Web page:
Declaration of War upon Italy  Italy 90-0 399-0 Paris Peace Treaty (February 10, 1947)
Declaration of War upon Bulgaria  Bulgaria June 5, 1942 73-0 357-0  Hungary 360-0  Romania 361-0

Military engagements authorized by Congress

In other instances, the United States has engaged in extended military combat that were authorized by Congress.

War or conflict Opponent(s) Initial authorization Votes President Conclusion
Senate House
Quasi-War  France Act Further to Protect the Commerce of the United States
July 9, 1798
John Adams Convention of 1800 (Treaty of Mortefontaine)
First Barbary War Tripoli February 6, 1802[7] Thomas Jefferson 1805
Second Barbary War Algiers May 10, 1815[8] James Madison 1816
enforcing 1808 slave trade ban; naval squadron sent to African waters to apprehend illegal slave traders slave traders (pirates) "Act in addition to the acts prohibiting the Slave Trade" 1819 James Monroe 1822 first African-American settlement founded in Liberia, 1823 US Navy stops anti-trafficking patrols
Redress for attack on U.S. Navy vessel  Paraguay 1859[citation needed] James Buchanan
Intervention during the Russian Civil War  Russia 1918[citation needed] Woodrow Wilson
Lebanon crisis of 1958  Lebanese Rebels 1958[citation needed] Dwight D. Eisenhower
Vietnam War Viet Cong
 North Vietnam
Gulf of Tonkin Resolution, August 7, 1964 88-2 416-0 John F. Kennedy

Lyndon B. Johnson Richard Nixon

American Force withdrew in January 1973.
Multinational Force in Lebanon Shia and Druze miltias; Syria S.J.R. 159
September 29, 1983
54-46 253-156 Ronald Reagan Force withdrew in 1984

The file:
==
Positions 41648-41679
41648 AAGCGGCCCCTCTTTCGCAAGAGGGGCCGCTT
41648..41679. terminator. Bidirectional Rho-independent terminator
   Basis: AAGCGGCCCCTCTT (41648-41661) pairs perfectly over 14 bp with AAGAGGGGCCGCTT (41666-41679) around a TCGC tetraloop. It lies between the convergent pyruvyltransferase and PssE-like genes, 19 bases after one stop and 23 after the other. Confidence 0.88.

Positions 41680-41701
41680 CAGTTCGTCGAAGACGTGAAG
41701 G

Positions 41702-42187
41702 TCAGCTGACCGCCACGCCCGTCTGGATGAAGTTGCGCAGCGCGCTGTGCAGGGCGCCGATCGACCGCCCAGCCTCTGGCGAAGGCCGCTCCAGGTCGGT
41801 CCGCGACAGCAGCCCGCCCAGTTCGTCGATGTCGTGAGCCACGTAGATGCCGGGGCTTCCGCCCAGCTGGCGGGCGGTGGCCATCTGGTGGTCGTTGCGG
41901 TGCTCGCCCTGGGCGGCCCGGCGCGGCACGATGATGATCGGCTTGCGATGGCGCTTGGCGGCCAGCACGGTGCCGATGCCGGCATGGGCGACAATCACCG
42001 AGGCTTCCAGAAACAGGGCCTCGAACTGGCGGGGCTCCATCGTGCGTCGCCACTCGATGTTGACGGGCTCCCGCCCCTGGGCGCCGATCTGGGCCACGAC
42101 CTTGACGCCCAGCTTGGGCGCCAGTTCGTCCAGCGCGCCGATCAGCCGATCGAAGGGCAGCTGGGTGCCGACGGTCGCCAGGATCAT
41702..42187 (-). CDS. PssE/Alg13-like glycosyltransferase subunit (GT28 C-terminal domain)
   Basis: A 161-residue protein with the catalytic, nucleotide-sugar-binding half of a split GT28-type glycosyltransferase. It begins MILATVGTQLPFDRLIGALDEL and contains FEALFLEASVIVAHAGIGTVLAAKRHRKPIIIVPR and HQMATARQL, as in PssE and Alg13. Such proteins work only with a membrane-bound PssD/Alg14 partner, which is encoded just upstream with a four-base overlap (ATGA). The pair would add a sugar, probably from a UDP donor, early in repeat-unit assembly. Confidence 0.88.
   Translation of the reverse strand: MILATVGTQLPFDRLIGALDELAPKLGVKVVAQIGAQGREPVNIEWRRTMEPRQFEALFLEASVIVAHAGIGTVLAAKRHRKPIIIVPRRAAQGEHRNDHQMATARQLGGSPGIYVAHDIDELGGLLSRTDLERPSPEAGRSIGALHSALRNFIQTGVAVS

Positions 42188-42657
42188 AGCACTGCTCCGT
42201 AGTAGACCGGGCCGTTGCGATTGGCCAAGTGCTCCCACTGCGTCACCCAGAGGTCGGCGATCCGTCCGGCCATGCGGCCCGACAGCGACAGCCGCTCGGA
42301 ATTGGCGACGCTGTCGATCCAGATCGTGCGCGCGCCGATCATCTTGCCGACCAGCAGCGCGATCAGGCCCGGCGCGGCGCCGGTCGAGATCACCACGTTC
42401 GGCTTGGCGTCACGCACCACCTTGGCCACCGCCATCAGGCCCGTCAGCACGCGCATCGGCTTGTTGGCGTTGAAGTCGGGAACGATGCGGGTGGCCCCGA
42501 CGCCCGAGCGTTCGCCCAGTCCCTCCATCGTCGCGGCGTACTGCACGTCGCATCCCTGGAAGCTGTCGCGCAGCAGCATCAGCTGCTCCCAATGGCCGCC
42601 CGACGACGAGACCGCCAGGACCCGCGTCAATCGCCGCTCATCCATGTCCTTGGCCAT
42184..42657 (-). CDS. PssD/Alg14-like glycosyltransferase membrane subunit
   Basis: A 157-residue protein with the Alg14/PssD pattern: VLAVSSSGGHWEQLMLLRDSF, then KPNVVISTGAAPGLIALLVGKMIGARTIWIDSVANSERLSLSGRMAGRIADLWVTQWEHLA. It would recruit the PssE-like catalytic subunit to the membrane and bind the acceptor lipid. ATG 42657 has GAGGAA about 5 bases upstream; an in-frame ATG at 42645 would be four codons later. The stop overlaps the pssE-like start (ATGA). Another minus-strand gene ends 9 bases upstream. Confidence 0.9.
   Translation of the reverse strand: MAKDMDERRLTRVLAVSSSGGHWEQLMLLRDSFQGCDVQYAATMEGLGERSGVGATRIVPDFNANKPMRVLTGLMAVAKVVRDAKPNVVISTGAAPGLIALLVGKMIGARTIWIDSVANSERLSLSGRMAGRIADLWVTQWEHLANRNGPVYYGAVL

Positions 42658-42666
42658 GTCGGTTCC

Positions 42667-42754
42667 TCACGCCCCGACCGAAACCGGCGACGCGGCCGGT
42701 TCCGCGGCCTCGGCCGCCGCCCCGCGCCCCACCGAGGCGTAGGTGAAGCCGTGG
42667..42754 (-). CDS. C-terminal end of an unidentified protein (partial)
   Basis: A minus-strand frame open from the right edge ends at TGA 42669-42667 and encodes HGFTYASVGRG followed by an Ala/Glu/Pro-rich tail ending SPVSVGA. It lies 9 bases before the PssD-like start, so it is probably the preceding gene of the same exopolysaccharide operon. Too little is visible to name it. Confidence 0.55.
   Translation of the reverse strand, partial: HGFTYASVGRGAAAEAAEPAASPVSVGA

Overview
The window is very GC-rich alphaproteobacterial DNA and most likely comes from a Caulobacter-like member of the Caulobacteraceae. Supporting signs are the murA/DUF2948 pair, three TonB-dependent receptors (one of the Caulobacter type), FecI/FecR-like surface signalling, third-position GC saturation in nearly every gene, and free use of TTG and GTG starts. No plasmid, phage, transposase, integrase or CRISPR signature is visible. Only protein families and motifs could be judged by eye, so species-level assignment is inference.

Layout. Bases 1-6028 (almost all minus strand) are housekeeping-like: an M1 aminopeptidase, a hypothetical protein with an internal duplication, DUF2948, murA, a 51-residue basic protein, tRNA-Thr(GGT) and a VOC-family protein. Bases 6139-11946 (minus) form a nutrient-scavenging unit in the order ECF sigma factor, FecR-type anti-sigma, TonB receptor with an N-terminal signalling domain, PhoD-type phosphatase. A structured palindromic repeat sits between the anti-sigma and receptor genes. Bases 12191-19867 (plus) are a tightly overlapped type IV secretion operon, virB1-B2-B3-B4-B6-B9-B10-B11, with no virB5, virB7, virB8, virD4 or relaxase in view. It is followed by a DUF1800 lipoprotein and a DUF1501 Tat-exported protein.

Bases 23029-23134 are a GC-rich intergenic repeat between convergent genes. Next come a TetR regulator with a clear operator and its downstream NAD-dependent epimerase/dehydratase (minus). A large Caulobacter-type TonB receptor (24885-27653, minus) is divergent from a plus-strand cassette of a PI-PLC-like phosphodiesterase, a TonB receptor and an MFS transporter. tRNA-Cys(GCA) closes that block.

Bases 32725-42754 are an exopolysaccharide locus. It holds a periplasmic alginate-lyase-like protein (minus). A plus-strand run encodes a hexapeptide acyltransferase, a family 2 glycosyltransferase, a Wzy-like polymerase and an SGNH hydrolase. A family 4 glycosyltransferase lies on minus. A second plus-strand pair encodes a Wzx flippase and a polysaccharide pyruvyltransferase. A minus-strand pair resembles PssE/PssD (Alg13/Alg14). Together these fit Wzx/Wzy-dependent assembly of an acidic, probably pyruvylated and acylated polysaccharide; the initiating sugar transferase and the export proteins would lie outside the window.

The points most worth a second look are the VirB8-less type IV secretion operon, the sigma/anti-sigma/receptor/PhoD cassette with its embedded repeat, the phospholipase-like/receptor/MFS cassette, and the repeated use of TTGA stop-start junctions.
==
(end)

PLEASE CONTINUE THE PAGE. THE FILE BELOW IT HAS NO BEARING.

Gulf War, also known as Operation Desert Storm  Iraq H.R.J. Res. 77
January 12, 1991.
52-47 250-183 George H. W. Bush The United Nations Security Council drew up terms for the cease-fire, April 3, 1991
2001 war in Afghanistan, also known as Operation Enduring Freedom  Afghanistan
S.J. Res. 23
September 14, 2001
98-0 420-1 George W. Bush

Barack Obama

Iraq War, also known as Operation Iraqi Freedom, currently known as "Operation New Dawn."[9]  Iraq H.J. Res. 114,
March 3, 2003
77-23 296-133 Combat operations ended August 31, 2010.[10]

Military engagements authorized by United Nations Security Council Resolutions and funded by Congress

In many instances, the United States has engaged in extended military engagements that were authorized by United Nations Security Council Resolutions and funded by appropriations from Congress.

Military Engagement Opponent(s) Initial Authorization President Conclusion
Korean War  North Korea

 People's Republic of China

UNSCR 84, 1950 Harry S. Truman Armistice[11] 1953
Multinational Force in Lebanon Shia militia,

Druze miltia, Syria

UNSCR 425, 1978

UNSCR 426, 1978

Jimmy Carter

Ronald Reagan

US forces withdrew in 1984
Gulf War,

also known as Operation Desert Storm

 Iraq UNSCR 678, 1990 George H. W. Bush UNSCR 689, 1991
Bosnian War

also known as UNPROFOR

Republika Srpska UNSCR 770, 1992

UNSCR 776, 1992 UNSCR 836, 1993

Bill Clinton Reflagged as IFOR in 1995,

Reflagged as SFOR in 1996, Completed in 2004

Second Liberian Civil War Peacekeeping UNSCR 1497, 2003 George W. Bush US Forces withdraw in 2003 after UNMIL is established
2004 Haitian Rebellion,

also known as MINUSTAH

UNSCR 1529, 2004

UNSCR 1542, 2004

2011 Military Intervention in Libya

also known as Operation Odyssey Dawn

 Libya UNSCR 1973, 2011 Barack Obama Ongoing

Other undeclared wars

On at least 125 occasions, the President has acted without prior express military authorization from Congress.[12] These include instances in which the United States fought in Korea in 1950, the Philippine-American War from 1898–1903, in Nicaragua in 1927, as well as the NATO bombing campaign of Yugoslavia in 1999.

The United States' longest war was fought between approximately 1840 and 1886 against the Apache Nation. During that entire 46-year period, there was never more than 90 days of peace.[citation needed]